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Johnson v. Roy

Court of Appeals of Minnesota

July 8, 2013

Marvin Orlando Johnson, petitioner, Appellant,
v.
Tom Roy, Commissioner of Corrections, Respondent.

UNPUBLISHED OPINION

Washington County District Court File No. 82-CV-11-7142

Marvin Orlando Johnson, Stillwater, Minnesota (pro se appellant)

Lori Swanson, Attorney General, Kelly S. Kemp, Assistant Attorney General, St. Paul, Minnesota (for respondent)

Considered and decided by Cleary, Presiding Judge; Johnson, Chief Judge; and Hooten, Judge.

JOHNSON, Chief Judge

Marvin Orlando Johnson is a prisoner in the custody of the commissioner of corrections. In prison disciplinary proceedings, a hearing officer determined that Johnson violated prison regulations by attempting to smuggle drugs into the prison. The hearing officer disciplined Johnson by placing him in disciplinary segregation and extending his supervised release date. Johnson filed a petition for a writ of habeas corpus in which he alleged that the prison disciplinary proceedings violated his right to due process of law. The district court denied the petition. We affirm.

FACTS

In June 2005, Johnson pleaded guilty in Hennepin County to two counts of first-degree aggravated robbery. He was sentenced to 128 months of imprisonment. See Johnson v. State, 733 N.W.2d 834 (Minn.App. 2007), review denied (Minn. Sept. 18, 2007).

In June 2011, while incarcerated at the Minnesota Correctional Facility in Stillwater, Johnson received a notice of violation alleging that he had attempted to smuggle drugs into the prison. A hearing officer held a disciplinary hearing and subsequently issued a written report of the hearing. The hearing officer's report indicates that Johnson was informed of his due process rights. The report states that Johnson "initially requested a continuance to provide a defense but subsequently withdrew the request." The report also describes the evidence that was received at the hearing. Specifically, an investigator from the Office of Special Investigations testified that an anonymous tip was received that Johnson was in possession of marijuana and cocaine, that investigators listened to telephone conversations between Johnson and his girlfriend in which he arranged for her to smuggle drugs into prison, that investigators recognized Johnson's voice on the telephone calls even though he used other offenders' PIN codes to place the calls, and that Johnson's girlfriend and another person were found to be in possession of cocaine while visiting the prison. Johnson denied the allegations and introduced the testimony of his cellmate, who claimed responsibility for imitating Johnson on the telephone and attempting to smuggle drugs into the prison.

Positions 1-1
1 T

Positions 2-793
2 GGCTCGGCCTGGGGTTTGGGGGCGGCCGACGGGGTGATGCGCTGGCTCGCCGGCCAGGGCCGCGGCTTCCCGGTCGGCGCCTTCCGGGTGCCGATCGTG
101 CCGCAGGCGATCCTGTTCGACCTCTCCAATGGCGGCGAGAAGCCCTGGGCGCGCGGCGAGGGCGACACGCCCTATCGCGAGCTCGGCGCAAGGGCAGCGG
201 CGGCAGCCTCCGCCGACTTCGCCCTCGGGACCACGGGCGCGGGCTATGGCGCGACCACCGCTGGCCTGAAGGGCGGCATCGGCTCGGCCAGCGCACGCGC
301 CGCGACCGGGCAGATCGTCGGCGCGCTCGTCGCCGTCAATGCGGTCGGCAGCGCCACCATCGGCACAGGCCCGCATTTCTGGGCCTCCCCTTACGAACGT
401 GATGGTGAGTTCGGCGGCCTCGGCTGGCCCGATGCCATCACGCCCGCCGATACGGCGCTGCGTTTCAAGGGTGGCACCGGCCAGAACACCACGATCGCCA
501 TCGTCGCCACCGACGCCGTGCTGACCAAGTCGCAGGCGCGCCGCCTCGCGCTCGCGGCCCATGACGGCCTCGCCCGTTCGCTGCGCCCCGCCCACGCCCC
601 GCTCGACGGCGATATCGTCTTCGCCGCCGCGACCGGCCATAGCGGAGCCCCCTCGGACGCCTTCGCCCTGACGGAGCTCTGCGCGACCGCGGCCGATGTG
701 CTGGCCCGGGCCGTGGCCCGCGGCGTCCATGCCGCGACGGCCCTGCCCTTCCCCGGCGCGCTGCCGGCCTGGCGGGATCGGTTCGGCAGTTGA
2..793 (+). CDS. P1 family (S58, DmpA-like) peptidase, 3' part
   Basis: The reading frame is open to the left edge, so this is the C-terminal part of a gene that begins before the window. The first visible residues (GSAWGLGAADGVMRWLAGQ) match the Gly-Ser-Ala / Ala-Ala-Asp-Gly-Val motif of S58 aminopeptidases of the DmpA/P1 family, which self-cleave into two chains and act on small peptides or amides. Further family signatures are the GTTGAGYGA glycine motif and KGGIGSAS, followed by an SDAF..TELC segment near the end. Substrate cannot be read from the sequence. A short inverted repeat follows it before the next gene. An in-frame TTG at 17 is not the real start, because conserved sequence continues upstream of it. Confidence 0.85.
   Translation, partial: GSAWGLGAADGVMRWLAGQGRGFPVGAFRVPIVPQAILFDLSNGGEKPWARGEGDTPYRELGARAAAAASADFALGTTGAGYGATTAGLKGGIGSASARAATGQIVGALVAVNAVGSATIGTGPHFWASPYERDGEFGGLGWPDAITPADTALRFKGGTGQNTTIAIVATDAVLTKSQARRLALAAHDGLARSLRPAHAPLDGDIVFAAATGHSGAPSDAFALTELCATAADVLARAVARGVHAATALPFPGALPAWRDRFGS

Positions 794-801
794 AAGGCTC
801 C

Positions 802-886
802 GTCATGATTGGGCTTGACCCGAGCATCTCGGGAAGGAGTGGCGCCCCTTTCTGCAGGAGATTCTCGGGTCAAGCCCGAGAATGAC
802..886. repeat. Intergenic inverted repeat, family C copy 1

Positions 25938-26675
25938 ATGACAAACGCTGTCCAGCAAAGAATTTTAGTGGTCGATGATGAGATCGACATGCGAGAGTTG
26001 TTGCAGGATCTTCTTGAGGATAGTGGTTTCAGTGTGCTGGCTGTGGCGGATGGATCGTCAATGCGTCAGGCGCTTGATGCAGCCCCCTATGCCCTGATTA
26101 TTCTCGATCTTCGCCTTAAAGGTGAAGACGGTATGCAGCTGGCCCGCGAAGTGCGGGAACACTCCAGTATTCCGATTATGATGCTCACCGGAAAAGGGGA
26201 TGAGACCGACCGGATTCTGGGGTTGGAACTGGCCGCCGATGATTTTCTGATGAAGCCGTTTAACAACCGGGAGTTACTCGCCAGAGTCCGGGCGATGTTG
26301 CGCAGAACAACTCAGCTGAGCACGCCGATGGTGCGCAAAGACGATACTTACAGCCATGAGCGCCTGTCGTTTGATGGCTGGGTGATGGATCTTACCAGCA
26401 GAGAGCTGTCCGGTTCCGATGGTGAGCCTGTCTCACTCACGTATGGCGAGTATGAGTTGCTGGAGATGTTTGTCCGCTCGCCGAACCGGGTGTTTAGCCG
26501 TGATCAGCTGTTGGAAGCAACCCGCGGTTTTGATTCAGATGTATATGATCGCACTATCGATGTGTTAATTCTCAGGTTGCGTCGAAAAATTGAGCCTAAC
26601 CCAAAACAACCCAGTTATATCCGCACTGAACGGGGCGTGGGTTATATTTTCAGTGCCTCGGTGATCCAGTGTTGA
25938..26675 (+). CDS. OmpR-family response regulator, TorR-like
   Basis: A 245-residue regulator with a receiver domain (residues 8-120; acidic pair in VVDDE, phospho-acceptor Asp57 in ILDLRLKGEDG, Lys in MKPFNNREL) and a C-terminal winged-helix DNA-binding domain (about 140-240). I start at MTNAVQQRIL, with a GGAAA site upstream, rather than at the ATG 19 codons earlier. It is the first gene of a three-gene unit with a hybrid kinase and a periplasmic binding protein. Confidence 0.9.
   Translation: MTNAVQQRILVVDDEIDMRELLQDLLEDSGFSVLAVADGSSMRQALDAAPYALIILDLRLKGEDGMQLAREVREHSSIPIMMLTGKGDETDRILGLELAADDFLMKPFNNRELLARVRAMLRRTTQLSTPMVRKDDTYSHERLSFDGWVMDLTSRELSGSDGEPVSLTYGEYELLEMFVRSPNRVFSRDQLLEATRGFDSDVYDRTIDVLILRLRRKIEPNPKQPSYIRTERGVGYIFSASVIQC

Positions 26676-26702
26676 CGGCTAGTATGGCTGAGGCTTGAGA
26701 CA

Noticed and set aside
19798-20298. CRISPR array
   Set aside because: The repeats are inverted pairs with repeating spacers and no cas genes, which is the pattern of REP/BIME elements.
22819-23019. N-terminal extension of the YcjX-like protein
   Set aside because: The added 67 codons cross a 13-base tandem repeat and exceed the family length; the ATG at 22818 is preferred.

The hearing officer found that the investigator was credible and that Johnson and his cellmate were not credible. The hearing officer found that Johnson had committed four violations of prison regulations: two violations for attempted conspiracy to smuggle drugs, one violation for attempted possession of drugs, and one violation for disorderly conduct. The hearing officer imposed a penalty of 140 days of extended incarceration and 420 days of disciplinary segregation. Johnson filed an administrative appeal of the hearing officer's decision, which the warden denied.

Johnson asserts that, before the disciplinary hearing, his supervised release date was set for October 24, 2011. He further asserts that the imposition of 140 days of extended incarceration postponed his supervised release date to approximately March 9, 2012. The imposition of 420 days of disciplinary segregation, however, postponed Johnson's supervised release further, by another 154 days, to August 13, 2012. Prison officials established August 13, 2012, as the new supervised release date pursuant to a statute that prohibits the department of corrections from placing an inmate on supervised release until the inmate has completed a term of punitive segregation that was imposed for a violation of a prison disciplinary rule. See Minn. Stat. § 244.05, subd. 1b(b) (2010).

In December 2011, Johnson petitioned the district court in Washington County for a writ of habeas corpus. He alleged that the prison discipline process, including the extension of his supervised release date by an additional 154 days of incarceration pursuant to section 244.05, subdivision 1b(b), violated his ...


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